Over my past few assignments, I have seen several software teams that are instructed by the management group to be an Agile, Product-Led Team, but are then thwarted by said management. This management is often well intentioned but their activity has an outcome that obstructs the team and prevents their (and the business’s) success. The management often speak about the right things: wanting self-governing teams; optimising for outcomes; and hiring in a manner to “raise the bar”. However, the actions they take undermine all that, creating a disconnect for their team and friction with the management tiers.
Unhelpful management behaviours I have observed include:
- Managers running scrums and stand-ups
- Insistence on production of project reports that nobody reads
- Suppressing team members more capable than the manager at a specialist skill
- Requiring teams to clock in and out – and following up from the central finance function when a “full day” hasn’t been worked
- Refusal to spend budget on hardware or software that will clearly enable the team to be more productive
Why doesn’t this help?
Some of this might appear to be good governance – after all, shouldn’t a manager run the stand-ups to ensure that work is progressing to plan?
However, all of these behaviours remove responsibility from the team. The last two, in particular, show a failing to understand how product and development teams work. This isn’t about people wanting special treatment, more about understanding that in these roles a manager is unlikely to govern by authority and simply doing the job better than everyone in the team. Given the variety in roles within a software development or product discovery team, it is unrealistic to expect that a manager can do all roles better than their team. Rather, a manager serves the team well by removing obstacles to effective working and giving the team a steer toward an objective.
Why this happens
Two of the three organisations I reference above have a history of retail or small scale manufacturing. In these areas, store managers progress by knowing every detail that goes on in their store and still being great at doing those jobs – one often sees managers on the shop floor mucking in and visibly taking pride in how their store is presented – and being prepared to contribute to that effort. Similarly, the manager in a small-scale production facility will often design the flow and optimise that; it is the role of the team to follow the guide and not deviate.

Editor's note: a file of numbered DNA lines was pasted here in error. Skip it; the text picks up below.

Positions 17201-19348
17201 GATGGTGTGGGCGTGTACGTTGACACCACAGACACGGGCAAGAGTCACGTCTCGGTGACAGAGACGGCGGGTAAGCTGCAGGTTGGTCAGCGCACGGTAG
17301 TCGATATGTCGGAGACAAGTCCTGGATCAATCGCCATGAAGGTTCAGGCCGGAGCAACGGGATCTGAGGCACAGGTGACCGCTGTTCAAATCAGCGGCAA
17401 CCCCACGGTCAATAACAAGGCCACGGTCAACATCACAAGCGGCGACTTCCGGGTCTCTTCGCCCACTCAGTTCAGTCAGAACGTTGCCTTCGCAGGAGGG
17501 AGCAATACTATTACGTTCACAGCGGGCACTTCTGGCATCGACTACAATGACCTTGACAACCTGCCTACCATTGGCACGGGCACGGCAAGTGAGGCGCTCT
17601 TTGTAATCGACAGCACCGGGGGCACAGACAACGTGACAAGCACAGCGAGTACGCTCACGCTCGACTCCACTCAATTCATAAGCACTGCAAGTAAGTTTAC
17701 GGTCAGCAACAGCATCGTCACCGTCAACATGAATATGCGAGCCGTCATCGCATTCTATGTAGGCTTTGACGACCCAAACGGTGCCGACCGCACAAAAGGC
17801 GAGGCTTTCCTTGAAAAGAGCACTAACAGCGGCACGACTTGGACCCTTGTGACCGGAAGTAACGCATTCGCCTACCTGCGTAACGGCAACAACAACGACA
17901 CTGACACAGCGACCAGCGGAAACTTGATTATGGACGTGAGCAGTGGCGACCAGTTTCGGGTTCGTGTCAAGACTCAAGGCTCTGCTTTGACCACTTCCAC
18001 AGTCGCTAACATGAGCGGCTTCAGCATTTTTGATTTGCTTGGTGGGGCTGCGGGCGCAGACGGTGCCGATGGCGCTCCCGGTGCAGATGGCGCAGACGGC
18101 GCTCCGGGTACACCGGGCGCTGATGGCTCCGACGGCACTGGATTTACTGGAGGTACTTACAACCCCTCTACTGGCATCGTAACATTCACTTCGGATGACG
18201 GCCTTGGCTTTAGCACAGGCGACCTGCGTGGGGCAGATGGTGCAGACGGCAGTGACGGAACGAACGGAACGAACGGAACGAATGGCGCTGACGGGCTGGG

In both of these cases, the approach to staffing had not changed much with the transition to the running software teams. While it was acknowledged that teams might have specialists, the concept of self-organising teams was mistrusted and hierarchical control over the team was maintained.
The Cynefin model helps us understand these issues (Greg Brougham gives a great explanation here). The small-scale production facility and retail store reside in the Obvious space. Here we have predictable work, where process can be documented. Reduction of costs is desirable here and a repeatable process helps avoid having to hire skilled workers.
However, software development sits somewhere between the Complicated (knowable but a subject matter expert is required) and Complex (safe-to-fail experimentation) domains. Product Management, in particular, fits in the Complex domain, requiring safe-to-fail experimentation to identify what leads to desirable outcomes.
When work is in this domain, it cannot be boiled down to a series of repeatable process steps. There may be no point finishing the day’s eight hours if one’s brain isn’t producing; conversely there will be days where the morning flies by and insistence on the employee taking a 15 minute break would seriously interrupt their productivity (and they won’t thank you for that!).
Equally, when the team takes responsibility for the work they do, they will suggest safety measures far more effective than a manager would suggest. Equally, they might suggest sanctions far beyond what would be appropriate for a manager to do! But the point is that they take this responsibility and keep each other honest. This moves beyond working to a set of rules: the team adopts a culture that actively seeks to add value to the business and users. When managers attempt to take control of this process, they take responsibility away from the teams and the virtuous outcomes are diminished or lost.
So what does a manager do in this domain? Here, the manager sets the desired outcomes and describes the constraints (legal / ethical / regulatory, etc). The team then seeks to meet those outcomes via user research, testing, MVPs, and so on. Attempting to apply a rigid process, or assign blame based on contractual wrangling runs counter to the behaviour required here.
This sounds like my organisation…
Firstly, this isn’t a rare problem. I am constantly staggered at how many organisations make good money despite following practices that actively hinder that organisation. And secondly, why would it occur to a business to change management practices for different teams? The typical organisation would reject this as it would cause friction and complications between different departments.
Clearly, I don’t have the answers. However, organisations need to recognise the problems that a one size fits all approach creates. It might seem that treating different teams differently will cause problems – in fact, the opposite feels more likely to be true. Teams need to be managed in a manner suited to the domain in which they reside and management hiring decisions and training needs to reflect this.